Did the Collector's discretion miscarry when a demand was made on Moama?
29 In the alternative, it was submitted that if, contrary to Moama's first contention, the Act did permit a Collector to elect which of 2 or more available recipients should be served with the demand under s 60(1), it should not, as a matter of administrative discretion, have been served on Moama. The matters which were said to contribute to that result were, first, that Burmah had delivered the product in contravention of the Act and that whether it did so under a mistaken belief as to the existence of a s 61A permission was irrelevant. Second, it was not open to the Customs to rely on the "policy" referred to in the extract from the tribunal's reasons quoted at  above as being in force in February 1999. Third, regard should have been paid to the fact that Moama had been endeavouring to comply with the Act, it was under the impression, created by Customs, that Burmah held permission under s 61A, it held itself a permission under s 61C and it had obtained from DCF on 27 November 1998 what it believed to be a remission certificate. Finally, any of Burmah, Mochem and DCF was a more appropriate recipient than Moama of a demand under s 60(1).
30 The short answer to this question is that the discretion, if it be a discretion, conferred on a Collector by s 60(1) of the Excise Act 1901 (Cth) is completely unfettered. In Southern Shipping, McTiernan J was inclined to regard the discretion under s 60(1) as being whether or not to accept an accounting which had been requested under para (b) of that subsection. His Honour said at 291:
However, assuming in Moama's favour that the Collector has a discretion, after not accepting a person's accounting, as to whether or not to make a demand on that person, the discretion, as already noted, is unconfined. It therefore attracts the application of the principle formulated in these terms by Mason J in Minister for Aboriginal Affairs v Peko-Wallsend Ltd (1986) 162 CLR 24 at 39:
Paragraph (b) [of s 60(1)] is in my view a drag-net provision. It exposes every person who has or has been entrusted with the possession, custody or control of excisable goods which are subject to Customs' control to the liability of being requested by the Collector to account for them to his satisfaction. The accounting may be done by producing the goods or, if they are missing, by giving an explanation which is satisfactory to the Collector. He has a discretion, which he is bound to exercise reasonably, to reject what is done or stated by way of accounting for the goods. In my opinion it was reasonable for the Collector to reject the defendant's account of what happened to the goods because the reason for their disappearance from Customs' control, namely breaking entering and stealing, justified the Collector in considering that the defendant failed to keep the goods safely. The defendant was in default under para (a) and that was sufficient to make it liable. Paragraph (b) was not, I think, intended to provide a person who contravenes para (a) with the opportunity of explaining away his default thereunder.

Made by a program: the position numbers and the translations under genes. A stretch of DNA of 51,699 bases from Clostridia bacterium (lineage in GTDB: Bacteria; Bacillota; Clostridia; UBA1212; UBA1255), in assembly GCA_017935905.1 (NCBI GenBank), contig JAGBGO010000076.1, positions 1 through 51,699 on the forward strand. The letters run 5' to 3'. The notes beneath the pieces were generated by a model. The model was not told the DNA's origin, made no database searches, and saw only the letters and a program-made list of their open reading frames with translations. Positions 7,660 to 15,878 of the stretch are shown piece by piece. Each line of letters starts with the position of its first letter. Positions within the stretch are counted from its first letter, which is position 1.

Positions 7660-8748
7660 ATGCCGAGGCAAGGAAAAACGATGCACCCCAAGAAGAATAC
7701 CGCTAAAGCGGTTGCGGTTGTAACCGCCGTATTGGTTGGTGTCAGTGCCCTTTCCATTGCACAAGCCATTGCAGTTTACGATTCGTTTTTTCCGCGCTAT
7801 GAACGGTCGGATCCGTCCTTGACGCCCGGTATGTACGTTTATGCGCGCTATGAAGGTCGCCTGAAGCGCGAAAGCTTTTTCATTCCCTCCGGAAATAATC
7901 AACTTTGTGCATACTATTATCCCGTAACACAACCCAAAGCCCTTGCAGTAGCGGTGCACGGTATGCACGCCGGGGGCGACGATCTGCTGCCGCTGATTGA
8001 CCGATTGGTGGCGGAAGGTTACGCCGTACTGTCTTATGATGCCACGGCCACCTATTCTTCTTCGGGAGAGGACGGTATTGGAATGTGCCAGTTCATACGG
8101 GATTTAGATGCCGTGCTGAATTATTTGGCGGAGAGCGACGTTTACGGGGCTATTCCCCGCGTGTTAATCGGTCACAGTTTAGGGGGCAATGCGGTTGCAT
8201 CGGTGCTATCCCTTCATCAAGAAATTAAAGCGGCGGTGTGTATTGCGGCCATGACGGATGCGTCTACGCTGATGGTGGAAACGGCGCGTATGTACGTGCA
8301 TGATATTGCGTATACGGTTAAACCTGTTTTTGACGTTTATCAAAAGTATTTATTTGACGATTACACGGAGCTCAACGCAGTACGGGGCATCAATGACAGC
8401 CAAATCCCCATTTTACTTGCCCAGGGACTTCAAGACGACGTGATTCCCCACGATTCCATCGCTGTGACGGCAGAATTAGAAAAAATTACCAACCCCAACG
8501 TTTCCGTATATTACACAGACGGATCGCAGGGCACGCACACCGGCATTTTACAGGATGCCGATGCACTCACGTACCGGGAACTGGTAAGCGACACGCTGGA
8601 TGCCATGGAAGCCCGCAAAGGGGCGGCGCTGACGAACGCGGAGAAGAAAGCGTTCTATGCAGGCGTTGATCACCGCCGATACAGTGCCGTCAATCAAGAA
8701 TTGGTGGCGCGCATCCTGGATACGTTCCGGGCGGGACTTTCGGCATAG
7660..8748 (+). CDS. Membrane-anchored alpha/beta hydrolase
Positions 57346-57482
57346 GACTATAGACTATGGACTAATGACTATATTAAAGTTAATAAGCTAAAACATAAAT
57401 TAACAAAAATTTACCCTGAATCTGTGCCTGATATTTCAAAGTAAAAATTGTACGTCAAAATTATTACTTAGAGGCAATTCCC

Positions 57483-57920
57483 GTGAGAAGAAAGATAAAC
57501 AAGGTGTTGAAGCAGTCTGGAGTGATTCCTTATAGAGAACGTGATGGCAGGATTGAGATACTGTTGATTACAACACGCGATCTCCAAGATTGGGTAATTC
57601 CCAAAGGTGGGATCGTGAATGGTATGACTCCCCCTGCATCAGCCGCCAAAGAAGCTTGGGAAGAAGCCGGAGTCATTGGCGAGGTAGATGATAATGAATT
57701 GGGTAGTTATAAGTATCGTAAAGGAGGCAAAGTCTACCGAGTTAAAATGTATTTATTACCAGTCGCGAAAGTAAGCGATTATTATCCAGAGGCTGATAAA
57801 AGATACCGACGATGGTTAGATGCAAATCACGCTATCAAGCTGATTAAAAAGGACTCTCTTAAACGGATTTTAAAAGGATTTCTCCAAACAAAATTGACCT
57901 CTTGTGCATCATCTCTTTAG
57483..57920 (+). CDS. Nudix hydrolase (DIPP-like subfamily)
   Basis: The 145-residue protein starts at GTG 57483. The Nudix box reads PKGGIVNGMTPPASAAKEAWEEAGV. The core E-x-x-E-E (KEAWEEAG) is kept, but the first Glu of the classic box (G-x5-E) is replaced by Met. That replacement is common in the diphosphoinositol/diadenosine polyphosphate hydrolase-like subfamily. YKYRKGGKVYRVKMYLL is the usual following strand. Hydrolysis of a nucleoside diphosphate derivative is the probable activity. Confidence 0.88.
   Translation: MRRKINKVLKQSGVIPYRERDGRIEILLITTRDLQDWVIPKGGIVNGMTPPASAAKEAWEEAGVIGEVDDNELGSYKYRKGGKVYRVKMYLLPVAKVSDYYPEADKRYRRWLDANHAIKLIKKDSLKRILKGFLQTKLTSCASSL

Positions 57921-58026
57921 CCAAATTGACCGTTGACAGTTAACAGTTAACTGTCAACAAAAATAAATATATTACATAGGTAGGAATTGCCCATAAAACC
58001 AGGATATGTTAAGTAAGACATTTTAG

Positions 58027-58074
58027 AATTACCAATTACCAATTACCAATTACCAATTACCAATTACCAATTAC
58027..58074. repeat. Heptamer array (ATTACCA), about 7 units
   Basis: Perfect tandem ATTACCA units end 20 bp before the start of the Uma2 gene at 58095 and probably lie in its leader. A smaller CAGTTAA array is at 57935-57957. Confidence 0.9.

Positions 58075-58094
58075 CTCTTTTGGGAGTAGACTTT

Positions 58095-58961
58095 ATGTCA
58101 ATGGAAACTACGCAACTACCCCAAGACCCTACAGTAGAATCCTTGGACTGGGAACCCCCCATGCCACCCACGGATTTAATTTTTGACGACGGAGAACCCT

What factors a decision-maker is bound to consider in making the decision is determined by construction of the statute conferring the discretion. If the statute expressly states the considerations to be taken into account, it will often be necessary for the court to decide whether those enumerated factors are exhaustive or merely inclusive. If the relevant factors - and in this context I use this expression to refer to the factors which the decision-maker is bound to consider - are not expressly stated, they must be determined by implication from the subject-matter, scope and purpose of the Act. In the context of judicial review on the ground of taking into account irrelevant considerations, this Court has held that, where a statute confers a discretion which in its terms is unconfined, the factors that may be taken into account in the exercise of the discretion are similarly unconfined, except in so far as there may be found in the subject-matter, scope and purpose of the statute some implied limitation on the factors to which the decision-maker may legitimately have regard: see R v Australian Broadcasting Tribunal; Ex parte 2HD Pty Ltd (1979) 144 CLR 45 at 49-50, adopting the earlier formulations of Dixon J. In Swan Hill Corporation v Bradbury (1937) 56 CLR 746 at 757-758, and Water Conservation and Irrigation Commission (NSW) v Browning (1947) 74 CLR 492 at 505. By analogy, where the ground of review is that a relevant consideration has not been taken into account and the discretion is unconfined by the terms of the statute, the court will not find that the decision-maker is bound to take a particular matter into account unless an implication that he is bound to do so is to be found in the subject-matter, scope and purpose of the Act.